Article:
I will certainly look into the matter that the hon. Gentleman has raised, but it was his party that set up the contracts for many of the executives at RBS, and his party that allowed the bonuses to be paid out. It was also his party that awarded Fred Goodwin a knighthood that he should never have been given, so I do not think that we are going to take any lessons on this from him. We have certainly been looking hard at the remuneration proposals for this year, and I can assure him that bonuses will be far, far lower than they were last year.

May I remind the Minister that, when in opposition, the present Chancellor and the present Prime Minister promised a really tough regime to reduce the gap between the high earners and the rest of the people in this country. Yesterday’s announcement showed that they have backed away from that promise, but the people in my constituency want a fair society in the so-called big society.

I am certainly not going to attempt to take responsibility for things the Chancellor and the Prime Minister said in opposition, but I can take responsibility for what the coalition Government are doing. The announcements made yesterday by the Business Secretary on tackling executive pay went far further than anything the hon. Gentleman’s party did during 13 years in government. That alone should give him pause for thought.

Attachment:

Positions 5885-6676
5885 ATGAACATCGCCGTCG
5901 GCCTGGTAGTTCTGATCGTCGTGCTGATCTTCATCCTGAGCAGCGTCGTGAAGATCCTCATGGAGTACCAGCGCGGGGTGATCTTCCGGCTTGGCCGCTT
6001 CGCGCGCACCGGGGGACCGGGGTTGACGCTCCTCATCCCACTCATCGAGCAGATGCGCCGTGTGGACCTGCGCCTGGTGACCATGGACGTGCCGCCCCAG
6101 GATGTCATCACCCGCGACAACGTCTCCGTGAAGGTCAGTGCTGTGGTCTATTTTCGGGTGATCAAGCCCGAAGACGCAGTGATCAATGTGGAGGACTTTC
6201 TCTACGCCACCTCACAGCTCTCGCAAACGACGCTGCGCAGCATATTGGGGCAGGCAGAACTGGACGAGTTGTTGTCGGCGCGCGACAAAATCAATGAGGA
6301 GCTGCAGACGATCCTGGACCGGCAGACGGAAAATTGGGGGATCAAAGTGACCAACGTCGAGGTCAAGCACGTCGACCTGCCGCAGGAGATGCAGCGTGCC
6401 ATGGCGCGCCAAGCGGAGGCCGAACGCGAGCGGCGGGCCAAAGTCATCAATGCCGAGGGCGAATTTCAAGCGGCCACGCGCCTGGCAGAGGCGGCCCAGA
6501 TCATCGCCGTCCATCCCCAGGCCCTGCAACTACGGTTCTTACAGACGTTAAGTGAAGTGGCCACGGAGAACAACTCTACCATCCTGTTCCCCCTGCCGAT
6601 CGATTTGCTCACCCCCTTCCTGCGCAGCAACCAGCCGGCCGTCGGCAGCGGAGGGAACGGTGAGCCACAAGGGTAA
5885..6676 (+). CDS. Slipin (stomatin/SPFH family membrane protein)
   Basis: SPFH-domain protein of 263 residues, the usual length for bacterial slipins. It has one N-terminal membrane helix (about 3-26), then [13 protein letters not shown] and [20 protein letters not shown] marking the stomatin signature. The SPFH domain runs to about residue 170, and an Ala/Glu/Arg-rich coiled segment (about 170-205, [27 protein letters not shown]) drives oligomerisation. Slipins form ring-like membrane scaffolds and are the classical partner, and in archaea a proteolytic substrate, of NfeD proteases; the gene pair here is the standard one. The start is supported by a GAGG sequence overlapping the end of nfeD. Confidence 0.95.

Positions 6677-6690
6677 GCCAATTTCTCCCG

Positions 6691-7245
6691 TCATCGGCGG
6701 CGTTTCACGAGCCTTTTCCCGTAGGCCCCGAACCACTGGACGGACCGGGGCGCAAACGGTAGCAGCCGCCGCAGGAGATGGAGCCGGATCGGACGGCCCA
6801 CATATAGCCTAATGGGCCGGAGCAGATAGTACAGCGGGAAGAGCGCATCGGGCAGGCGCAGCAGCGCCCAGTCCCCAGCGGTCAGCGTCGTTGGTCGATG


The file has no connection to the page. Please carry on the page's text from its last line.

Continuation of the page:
Giving more powers to shareholders sounds welcome, but we know that their existing powers on executive pay have not been readily used. Should institutional investors not be made more accountable to the millions of ordinary savers whose money is at stake, and does the Chief Secretary believe that the Chancellor would be ready to exercise his reserve powers to make them disclose to their savers how they vote?

One of the striking things about how the climate of opinion on this subject is changing in recent times has been the change in attitude of institutional investors. The comments of Otto Thoresen, the head of the Association of British Insurers, for example, to the banks in this remuneration round suggests that such investors are interested in and seized of the importance of ensuring that proper levels of remuneration are paid, not unfair rewards for failure.

The Business Secretary’s announcements will give more power to non-exec directors and shareholders to control pay in the private sector. The Government effectively discharge those roles in the public sector, so what measures is my right hon. Friend undertaking to control high pay in the public sector?

Ministerial salaries were cut by 5% and then frozen for the whole of this Parliament. As Chief Secretary, I now personally sign off any new pay above £142,000, the equivalent of the Prime Minister’s pay. That is a vital deterrent to the cycle of ever higher pay at the top of the public sector—so much so that in central Government alone the number of people paid more than £150,000 has dropped by 55 since May last year. When applications come in, I can and do reject them if I think they are too high. In fact, since May 2010 83 like-for-like cases have sought my approval. Pay was lowered in 45 of those cases and frozen in a further 23, saving more than £1 million a year for the taxpayer, including a £100,000 cut in the pay for the new chief executive of Royal Mail.